The Mass Effect trilogy is arguably the pinnacle of videogame narrative—your decisions from game to game form a special narrative of the epic adventure of Commander Shepard. How he or she behaves and acts is up to you, and dictate the unforeseen outcomes of this spectacular space opera.
Developer Bioware has never rested on its laurels, despite being the creative force behind some of the grandest RPGs ever, namely the Dragon Age series, the Baldur’s Gate series, and Star Wars: Knights of the Old Republic. Mass Effect 2 saw a few radical changes from the previous entry; traditional role-playing aspects like armor and weapons customization are streamlined so that the limited selection play and feel significantly different. Only one class can use every weapon—the Soldier class—though the other selectable classes are bolstered by formidable super-powered abilities. Experience points are rewarded less frequently, resulting in a more appreciable gain when you level up.Loyalty quests not only provide insight into your team and build deeper relationships, but also allow for some intriguing moral dilemmas. Though Mass Effect 2 lacks the deep multiplayer experience of Mass Effect 3, it is certainly not lacking in content. Due to the mind-blowing range of outcomes, alliances, and moral choices you make, there is so much to explore even after completing the lengthy 20-40 hour epic campaign. Scouring the galaxy for side quests is a blast, especially loyalty quests. After you acquire a new teammate, you have the option of doing a personal mission for them. These scenarios are another highlight of Mass Effect 2, as they not only provide insight into your team and build deeper relationships, but also allow for some intriguing moral dilemmas.
The dynamic conversations are absolutely enthralling; the voice work, the facial expressions, and the range of outcomes make Mass Effect one of the most cinematic games ever. It’s mesmerizing watching the incredible dialogue unfold between stunningly rendered aliens and the rest of the human cast. Your character’s moral leaning towards virtuous Paragon or roguish Renegade greatly affects your interactions within the world. Whereas taking Paragon actions sees Shepard offering aide and counsel, a Renegade speaks more through violence and aggression.Combat is fun and is open to numerous approaches.Combat is fun and is open to numerous approaches. You can play as a sniper capable of cloaking and slowing time to a crawl, or a frontal assault-style commando, with a teleporting rush attack and a brutalizing shotgun. Also, tech and biotic powers—Mass Effect’s version of magic—allow for even more possibilities. Incendiary blasts, kinetic barriers, telekinesis, and robotic drones are among the litany of abilities available to you and your teammates.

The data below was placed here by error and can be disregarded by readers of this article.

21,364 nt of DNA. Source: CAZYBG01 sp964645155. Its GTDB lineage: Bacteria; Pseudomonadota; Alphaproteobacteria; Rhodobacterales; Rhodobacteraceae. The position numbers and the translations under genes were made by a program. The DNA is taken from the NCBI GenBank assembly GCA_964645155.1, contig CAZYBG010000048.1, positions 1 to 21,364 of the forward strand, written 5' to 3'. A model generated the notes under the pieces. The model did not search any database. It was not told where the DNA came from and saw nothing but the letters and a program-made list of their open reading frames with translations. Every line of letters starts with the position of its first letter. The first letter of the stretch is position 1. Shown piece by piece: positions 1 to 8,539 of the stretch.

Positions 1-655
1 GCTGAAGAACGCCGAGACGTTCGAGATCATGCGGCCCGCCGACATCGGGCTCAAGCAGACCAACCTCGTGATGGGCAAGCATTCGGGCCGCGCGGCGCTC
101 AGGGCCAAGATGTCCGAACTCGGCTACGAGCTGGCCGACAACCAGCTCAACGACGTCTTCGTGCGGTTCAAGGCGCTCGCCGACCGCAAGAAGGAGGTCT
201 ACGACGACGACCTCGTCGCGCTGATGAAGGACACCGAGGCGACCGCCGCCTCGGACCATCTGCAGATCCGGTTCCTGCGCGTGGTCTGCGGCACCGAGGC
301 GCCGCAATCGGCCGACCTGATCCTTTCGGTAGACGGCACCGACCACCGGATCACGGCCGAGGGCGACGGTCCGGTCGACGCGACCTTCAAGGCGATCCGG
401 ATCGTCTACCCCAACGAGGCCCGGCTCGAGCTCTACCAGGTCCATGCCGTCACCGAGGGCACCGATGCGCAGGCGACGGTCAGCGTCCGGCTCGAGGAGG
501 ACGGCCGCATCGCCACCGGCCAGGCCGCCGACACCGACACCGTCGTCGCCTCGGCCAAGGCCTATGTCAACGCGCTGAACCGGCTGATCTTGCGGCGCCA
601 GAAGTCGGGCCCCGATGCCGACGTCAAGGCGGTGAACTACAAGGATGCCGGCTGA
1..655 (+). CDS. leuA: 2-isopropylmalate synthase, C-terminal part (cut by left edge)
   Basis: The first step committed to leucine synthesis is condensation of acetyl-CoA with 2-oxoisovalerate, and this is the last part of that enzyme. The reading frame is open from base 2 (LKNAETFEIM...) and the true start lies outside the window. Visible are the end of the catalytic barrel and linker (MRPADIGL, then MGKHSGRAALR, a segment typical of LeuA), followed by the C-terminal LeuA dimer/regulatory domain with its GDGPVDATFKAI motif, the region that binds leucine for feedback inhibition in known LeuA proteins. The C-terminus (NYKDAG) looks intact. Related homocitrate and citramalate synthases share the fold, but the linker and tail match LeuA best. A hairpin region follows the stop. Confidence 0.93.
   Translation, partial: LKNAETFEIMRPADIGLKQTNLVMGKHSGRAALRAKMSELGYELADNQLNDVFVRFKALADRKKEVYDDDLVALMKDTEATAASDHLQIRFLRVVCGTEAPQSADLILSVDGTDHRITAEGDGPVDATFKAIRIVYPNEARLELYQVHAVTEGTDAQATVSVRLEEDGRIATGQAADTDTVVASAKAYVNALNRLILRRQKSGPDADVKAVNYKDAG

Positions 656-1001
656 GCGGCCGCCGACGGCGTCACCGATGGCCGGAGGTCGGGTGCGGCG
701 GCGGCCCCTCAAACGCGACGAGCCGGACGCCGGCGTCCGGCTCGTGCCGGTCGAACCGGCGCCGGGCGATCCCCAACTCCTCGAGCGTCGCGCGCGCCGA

In Mass Effect 2, combat has deep customization and personalization, but it also has an added layer of strategy. You can allow your two accompanying team members to use their individual powers unrestricted, or you can take a more active role. At any time during combat, you can freely pause the action and issue orders to your squad to specifically target certain enemies and designate which powers they use. Of course, on the normal difficulty levels, your squad does a fair job of using the appropriate abilities, though on harder difficulties it is almost essential to play the extra strategic role in orchestrating firefights. It’s very satisfying commanding your team to, in one swift action, burn up an enemy’s body army, suspend them helplessly in midair, then finish them by unleashing a biotic burst that hurls them into a wall.The audio in Mass Effect 2 is fantastic in every respect.The audio in Mass Effect 2 is fantastic in every respect. An impressive ensemble cast that includes Martin Sheen, Seth Green, Yvonne Strahovski (Dexter, Chuck), and Tricia Helfer of Battlestar Galactica fame, who incidentally plays the role of your ship’s A.I. companion. The soundtrack is suitably evocative, ranging from quiet and contemplative as you marvel at extraterrestrial vistas, to thrilling synthetic swells as intense gun fights crackle and pulse around you. The array of blasters and alien devices at your disposal also sound great and punchy.
Mass Effect 2 has a great structure, both from a narrative and gameplay perspective, and is great fun to replay, even if you’ve played the entire trilogy to completion. The intense endgame experience is memorable for its crescendoing action, and also its dramatic finale as your in-game decisions and actions determine who ultimately lives and dies (and who continues on into the next game). Mass Effect 2 is at the height of video game storytelling, as gamers are treated to a galaxy to make their own.